My 23 year old son, Gillen, is in the Air National Guard. He is four years into a six year commitment. A few weekends ago, he came home from “drill” with the news that he may have to go to Afghanistan for six months in the spring of 2017. A few days later, as I drove to work, I heard that President Obama had changed his mind about keeping troops in Afghanistan. He had hoped to pull them out before he left office, but it now appears that that will not happen. To me, that news is not abstract – it may end up sending my son into harm’s way in Afghanistan.
One of my first thoughts when I realized that our second child was a son was that someday, someone would want to make a soldier out of this baby. What a ridiculous thought. I squashed it right away. Some primeval mother-memory must have surfaced. Post-partum brain chemicals can do funny things, I thought.
But the thought bubbled up again a few times as he grew. On the bright September morning of 9/11 he was a blond, silky haired 8 year old who was taking piano lessons from the nice lady down the street. The lesson was ended abruptly when her phone would not stop ringing. We walked home with Gillen and his sisters racing ahead of me and his baby brother in the stroller. He liked piano well enough, but was glad to be out in the sunshine, racing home. We still didn’t know what the news really was. We were in home in time to watch the second tower fall. It seemed inevitable that we would go to war.
Again, it crossed my mind, will he have to serve? Again, I squashed this ridiculous thought. He was only 8 years old; he played the piano and drew animals by the hour.
A few years later, I was nervous when recruiters appeared in the high school, looking for him. (This is not paranoia. I’m a teacher. I know who they are looking for: the just-OK student, the decent athlete. The kid bright enough to have done better who is not enticed by the thought of four more years in the classroom.) Despite the handsome uniforms and the slick brochures, he did not seem tempted.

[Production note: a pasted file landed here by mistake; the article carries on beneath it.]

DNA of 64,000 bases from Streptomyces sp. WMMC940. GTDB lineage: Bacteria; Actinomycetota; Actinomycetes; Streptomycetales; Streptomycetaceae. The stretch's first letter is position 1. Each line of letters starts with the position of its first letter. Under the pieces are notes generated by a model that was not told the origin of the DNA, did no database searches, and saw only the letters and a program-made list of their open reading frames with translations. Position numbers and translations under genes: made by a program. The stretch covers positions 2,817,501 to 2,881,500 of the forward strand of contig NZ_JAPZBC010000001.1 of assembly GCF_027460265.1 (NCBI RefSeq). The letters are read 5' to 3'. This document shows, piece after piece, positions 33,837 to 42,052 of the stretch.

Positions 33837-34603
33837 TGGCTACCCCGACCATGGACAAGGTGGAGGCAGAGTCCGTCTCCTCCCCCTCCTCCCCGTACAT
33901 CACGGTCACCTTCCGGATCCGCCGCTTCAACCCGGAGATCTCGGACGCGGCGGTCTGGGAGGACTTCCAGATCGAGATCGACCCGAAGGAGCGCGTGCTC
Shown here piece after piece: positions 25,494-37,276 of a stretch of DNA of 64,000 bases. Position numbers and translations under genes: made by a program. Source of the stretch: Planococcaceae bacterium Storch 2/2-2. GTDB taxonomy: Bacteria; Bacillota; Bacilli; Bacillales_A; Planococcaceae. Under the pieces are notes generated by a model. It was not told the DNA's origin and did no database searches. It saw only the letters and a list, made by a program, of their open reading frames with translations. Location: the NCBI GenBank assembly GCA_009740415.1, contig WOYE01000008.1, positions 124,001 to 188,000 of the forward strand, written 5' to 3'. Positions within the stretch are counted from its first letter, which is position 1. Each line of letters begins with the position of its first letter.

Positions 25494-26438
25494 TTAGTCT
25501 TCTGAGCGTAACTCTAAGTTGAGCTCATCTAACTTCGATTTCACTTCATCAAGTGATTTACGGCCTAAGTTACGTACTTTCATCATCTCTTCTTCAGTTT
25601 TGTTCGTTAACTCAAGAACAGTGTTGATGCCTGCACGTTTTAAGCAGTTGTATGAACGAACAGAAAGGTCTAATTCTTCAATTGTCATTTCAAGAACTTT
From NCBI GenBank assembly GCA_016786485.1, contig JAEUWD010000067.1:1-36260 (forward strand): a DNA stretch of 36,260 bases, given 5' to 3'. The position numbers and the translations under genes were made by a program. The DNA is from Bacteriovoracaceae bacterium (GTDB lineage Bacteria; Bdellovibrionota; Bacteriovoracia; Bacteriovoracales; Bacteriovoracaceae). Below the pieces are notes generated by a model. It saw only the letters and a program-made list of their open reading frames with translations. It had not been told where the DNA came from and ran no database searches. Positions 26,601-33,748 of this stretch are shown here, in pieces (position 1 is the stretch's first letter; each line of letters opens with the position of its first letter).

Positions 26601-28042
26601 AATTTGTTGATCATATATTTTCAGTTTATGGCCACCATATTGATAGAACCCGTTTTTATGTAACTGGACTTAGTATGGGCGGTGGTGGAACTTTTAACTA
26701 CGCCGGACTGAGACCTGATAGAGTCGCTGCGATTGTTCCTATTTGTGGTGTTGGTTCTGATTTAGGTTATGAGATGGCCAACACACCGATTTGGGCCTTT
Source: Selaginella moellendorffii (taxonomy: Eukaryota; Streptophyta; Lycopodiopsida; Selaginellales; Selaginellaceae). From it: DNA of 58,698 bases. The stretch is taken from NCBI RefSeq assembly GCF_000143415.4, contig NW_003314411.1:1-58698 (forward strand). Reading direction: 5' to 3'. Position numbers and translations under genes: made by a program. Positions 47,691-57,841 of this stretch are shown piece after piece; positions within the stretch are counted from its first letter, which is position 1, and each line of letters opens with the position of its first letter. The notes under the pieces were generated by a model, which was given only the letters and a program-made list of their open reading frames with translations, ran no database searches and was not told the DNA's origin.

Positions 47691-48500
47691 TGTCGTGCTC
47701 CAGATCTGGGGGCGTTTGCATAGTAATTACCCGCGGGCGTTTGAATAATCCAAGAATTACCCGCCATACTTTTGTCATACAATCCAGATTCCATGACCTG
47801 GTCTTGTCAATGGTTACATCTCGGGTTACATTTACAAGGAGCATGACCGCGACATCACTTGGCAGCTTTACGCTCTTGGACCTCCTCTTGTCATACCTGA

Before we knew it, our nation had been at war for most of his life. But oddly, we didn’t really seem to know anyone who had gone to it. A few of his friends had joined, but only one came home with truly harrowing tales. The rest seemed to train endlessly and reported that military life was largely a bore. The military funerals seemed to be in other places, happening to other people.
He was unsettled after high school. Like lots of kids, he tried community college, worked odd, seasonal jobs at the local orchards and ski areas. We sent him on an Outward Bound trip hoping it would help him sort things out. It didn’t quite. But, eventually, after a scary ride involving minor brushes with the law and other a few other difficulties, he settled on joining the Guard and it was with a certain amount of relief that we saw him in uniform.
I’m still not quite sure why he joined. We did not pressure him to do so. In fact, we were cautious and reluctant. He thought he would be an air traffic controller and get a good job without going to college. Air traffic proved not to be a good fit. He is in “fuels,” which means his job is to help refuel aircraft on the ground. I know I will not have to face the daily terror of those whose family members are in combat, but still, it’s in Afghanistan. I will worry.